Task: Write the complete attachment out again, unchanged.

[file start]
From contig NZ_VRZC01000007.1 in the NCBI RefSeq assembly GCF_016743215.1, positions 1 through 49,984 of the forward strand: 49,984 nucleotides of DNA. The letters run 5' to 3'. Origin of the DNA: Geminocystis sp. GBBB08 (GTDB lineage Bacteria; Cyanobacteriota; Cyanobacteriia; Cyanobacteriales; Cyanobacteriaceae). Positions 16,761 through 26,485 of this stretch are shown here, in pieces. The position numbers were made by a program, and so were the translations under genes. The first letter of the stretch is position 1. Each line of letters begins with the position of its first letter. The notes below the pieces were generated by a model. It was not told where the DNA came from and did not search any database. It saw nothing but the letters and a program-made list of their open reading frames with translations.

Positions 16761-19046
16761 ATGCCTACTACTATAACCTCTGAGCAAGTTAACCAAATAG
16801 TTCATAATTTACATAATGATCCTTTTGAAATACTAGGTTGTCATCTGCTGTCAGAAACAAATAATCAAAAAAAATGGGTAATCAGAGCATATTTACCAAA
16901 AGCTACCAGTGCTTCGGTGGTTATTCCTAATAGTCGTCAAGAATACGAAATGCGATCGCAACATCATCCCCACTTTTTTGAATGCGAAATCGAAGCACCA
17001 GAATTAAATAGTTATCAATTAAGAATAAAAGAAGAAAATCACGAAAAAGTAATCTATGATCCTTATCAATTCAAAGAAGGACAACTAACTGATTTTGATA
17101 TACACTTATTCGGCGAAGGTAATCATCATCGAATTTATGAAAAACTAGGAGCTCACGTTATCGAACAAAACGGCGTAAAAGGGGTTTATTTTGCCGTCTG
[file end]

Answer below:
From contig NZ_VRZC01000007.1 in the NCBI RefSeq assembly GCF_016743215.1, positions 1 through 49,984 of the forward strand: 49,984 nucleotides of DNA. The letters run 5' to 3'. Origin of the DNA: Geminocystis sp. GBBB08 (GTDB lineage Bacteria; Cyanobacteriota; Cyanobacteriia; Cyanobacteriales; Cyanobacteriaceae). Positions 16,761 through 26,485 of this stretch are shown here, in pieces. The position numbers were made by a program, and so were the translations under genes. The first letter of the stretch is position 1. Each line of letters begins with the position of its first letter. The notes below the pieces were generated by a model. It was not told where the DNA came from and did not search any database. It saw nothing but the letters and a program-made list of their open reading frames with translations.

Positions 16761-19046
16761 ATGCCTACTACTATAACCTCTGAGCAAGTTAACCAAATAG
16801 TTCATAATTTACATAATGATCCTTTTGAAATACTAGGTTGTCATCTGCTGTCAGAAACAAATAATCAAAAAAAATGGGTAATCAGAGCATATTTACCAAA
16901 AGCTACCAGTGCTTCGGTGGTTATTCCTAATAGTCGTCAAGAATACGAAATGCGATCGCAACATCATCCCCACTTTTTTGAATGCGAAATCGAAGCACCA
17001 GAATTAAATAGTTATCAATTAAGAATAAAAGAAGAAAATCACGAAAAAGTAATCTATGATCCTTATCAATTCAAAGAAGGACAACTAACTGATTTTGATA
17101 TACACTTATTCGGCGAAGGTAATCATCATCGAATTTATGAAAAACTAGGAGCTCACGTTATCGAACAAAACGGCGTAAAAGGGGTTTATTTTGCCGTCTG